THE operation to rescue the 42 miners trapped below ground at Redding Colliery, Stirlingshire, had continued round the clock ever since the flooding of pit number 23 early on Tuesday, September 25, 1923.

Great volumes of water had been extracted from the pit, while determined efforts were made to reach the men. Sightseers flocked to the pit-head. Several relief funds had been established; and three funerals had been held, attended by thousands of people.

Then, at 2.30am on Thursday, October 4, it was announced that five miners had been rescued alive. They were in excellent spirits, despite having lost all track of time and having shared nothing more than a half-slice of bread on the first day, surviving only on water.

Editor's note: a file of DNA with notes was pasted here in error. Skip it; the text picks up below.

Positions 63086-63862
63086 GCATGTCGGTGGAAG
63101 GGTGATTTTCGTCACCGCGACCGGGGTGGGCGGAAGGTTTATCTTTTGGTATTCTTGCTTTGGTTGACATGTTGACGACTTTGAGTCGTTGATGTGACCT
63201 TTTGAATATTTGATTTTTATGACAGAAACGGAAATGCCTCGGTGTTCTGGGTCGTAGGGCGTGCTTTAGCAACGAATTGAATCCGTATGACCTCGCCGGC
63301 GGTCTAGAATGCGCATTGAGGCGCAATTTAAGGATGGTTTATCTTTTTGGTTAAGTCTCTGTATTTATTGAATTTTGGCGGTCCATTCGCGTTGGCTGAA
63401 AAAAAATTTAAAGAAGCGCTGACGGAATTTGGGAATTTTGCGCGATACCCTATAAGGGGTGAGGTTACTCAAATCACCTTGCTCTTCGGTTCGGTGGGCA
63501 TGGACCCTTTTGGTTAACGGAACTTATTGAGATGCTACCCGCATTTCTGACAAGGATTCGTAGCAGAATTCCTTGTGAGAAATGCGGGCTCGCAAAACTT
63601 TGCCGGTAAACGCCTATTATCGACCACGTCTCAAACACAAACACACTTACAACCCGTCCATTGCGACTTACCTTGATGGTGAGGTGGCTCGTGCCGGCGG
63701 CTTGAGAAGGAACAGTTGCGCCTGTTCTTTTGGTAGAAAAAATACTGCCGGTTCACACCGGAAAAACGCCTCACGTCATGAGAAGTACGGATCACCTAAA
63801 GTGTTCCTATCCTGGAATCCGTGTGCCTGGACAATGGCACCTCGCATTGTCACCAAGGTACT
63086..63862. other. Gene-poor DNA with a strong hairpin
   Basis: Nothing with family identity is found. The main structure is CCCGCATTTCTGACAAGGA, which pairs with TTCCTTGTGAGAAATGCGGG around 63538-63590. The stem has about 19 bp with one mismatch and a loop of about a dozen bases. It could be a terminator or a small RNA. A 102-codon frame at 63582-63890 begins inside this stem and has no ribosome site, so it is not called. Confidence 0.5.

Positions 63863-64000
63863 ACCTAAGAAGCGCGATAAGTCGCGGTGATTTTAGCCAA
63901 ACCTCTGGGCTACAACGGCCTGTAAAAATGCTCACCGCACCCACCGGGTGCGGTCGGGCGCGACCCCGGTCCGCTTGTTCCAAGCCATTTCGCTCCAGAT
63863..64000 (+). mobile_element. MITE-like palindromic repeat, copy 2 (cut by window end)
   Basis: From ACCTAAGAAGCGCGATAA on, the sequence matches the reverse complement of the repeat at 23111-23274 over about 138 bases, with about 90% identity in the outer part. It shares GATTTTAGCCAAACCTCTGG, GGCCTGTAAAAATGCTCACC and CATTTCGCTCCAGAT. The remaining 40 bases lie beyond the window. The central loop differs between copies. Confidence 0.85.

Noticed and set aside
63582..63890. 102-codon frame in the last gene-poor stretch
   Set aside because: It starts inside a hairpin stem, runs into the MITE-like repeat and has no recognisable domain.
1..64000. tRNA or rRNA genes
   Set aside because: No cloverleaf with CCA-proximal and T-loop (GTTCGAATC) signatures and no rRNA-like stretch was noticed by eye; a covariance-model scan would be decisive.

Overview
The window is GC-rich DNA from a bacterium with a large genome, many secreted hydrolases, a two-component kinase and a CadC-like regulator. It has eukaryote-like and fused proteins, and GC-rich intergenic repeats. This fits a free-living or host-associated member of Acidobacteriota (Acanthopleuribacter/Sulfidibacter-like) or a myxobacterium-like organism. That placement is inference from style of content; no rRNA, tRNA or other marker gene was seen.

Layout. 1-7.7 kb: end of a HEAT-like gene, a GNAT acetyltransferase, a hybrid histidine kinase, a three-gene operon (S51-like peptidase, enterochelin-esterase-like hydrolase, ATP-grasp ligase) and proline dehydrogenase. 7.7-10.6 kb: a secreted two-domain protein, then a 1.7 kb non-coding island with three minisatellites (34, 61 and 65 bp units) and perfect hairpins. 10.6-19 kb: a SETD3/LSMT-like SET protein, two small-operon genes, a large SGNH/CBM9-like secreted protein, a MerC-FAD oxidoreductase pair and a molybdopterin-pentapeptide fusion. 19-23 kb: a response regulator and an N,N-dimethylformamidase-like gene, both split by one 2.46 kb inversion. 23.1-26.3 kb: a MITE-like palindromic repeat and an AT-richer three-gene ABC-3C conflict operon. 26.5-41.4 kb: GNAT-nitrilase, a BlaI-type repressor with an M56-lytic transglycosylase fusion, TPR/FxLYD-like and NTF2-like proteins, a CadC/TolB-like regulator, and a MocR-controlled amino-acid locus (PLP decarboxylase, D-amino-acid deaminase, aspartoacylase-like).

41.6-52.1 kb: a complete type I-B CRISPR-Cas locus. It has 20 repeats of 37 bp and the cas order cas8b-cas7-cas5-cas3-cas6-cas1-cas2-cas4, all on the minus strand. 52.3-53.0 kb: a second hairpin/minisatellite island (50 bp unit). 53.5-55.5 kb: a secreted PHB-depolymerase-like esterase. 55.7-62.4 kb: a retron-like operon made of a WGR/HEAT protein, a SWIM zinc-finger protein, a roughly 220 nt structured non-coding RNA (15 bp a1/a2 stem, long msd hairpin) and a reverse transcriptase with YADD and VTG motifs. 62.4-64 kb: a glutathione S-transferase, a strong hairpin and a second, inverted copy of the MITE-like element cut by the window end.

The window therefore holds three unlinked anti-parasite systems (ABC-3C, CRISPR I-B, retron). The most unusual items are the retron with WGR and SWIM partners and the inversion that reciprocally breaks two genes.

“Bring Andy Thomson some Bovril when you come through”, one of the five, John Miller, told the rescue workers as they drilled a hole in the shaft where the five were waiting. After they were brought to the surface, they briefly smoked cigarettes or pipes as doctors examined them. After a few hours’ sleep in the rescue hall they were driven to their homes, where scenes of great emotion greeted them.

It was a “wonderful deliverance from death”, in the words of this newspaper’s special correspondent, though the bodies of four other miners were also recovered.

The five had each written farewell notes to their families while underground. The messages were destroyed once all of the men had been rescued.

The bodies of the remaining miners were retrieved over the next few weeks, and funerals were held (one of the processions is pictured here). In all, 40 miners had perished.

Slamannan-born Robert Horne, Chancellor of the Exchequer, said the Redding disaster had touched the sympathies of all people in the English-speaking world.

An official enquiry into the tragedy was held in Glasgow a few months later. When it reported, it made several recommendations for future safety in mines.

Read more: Herald Diary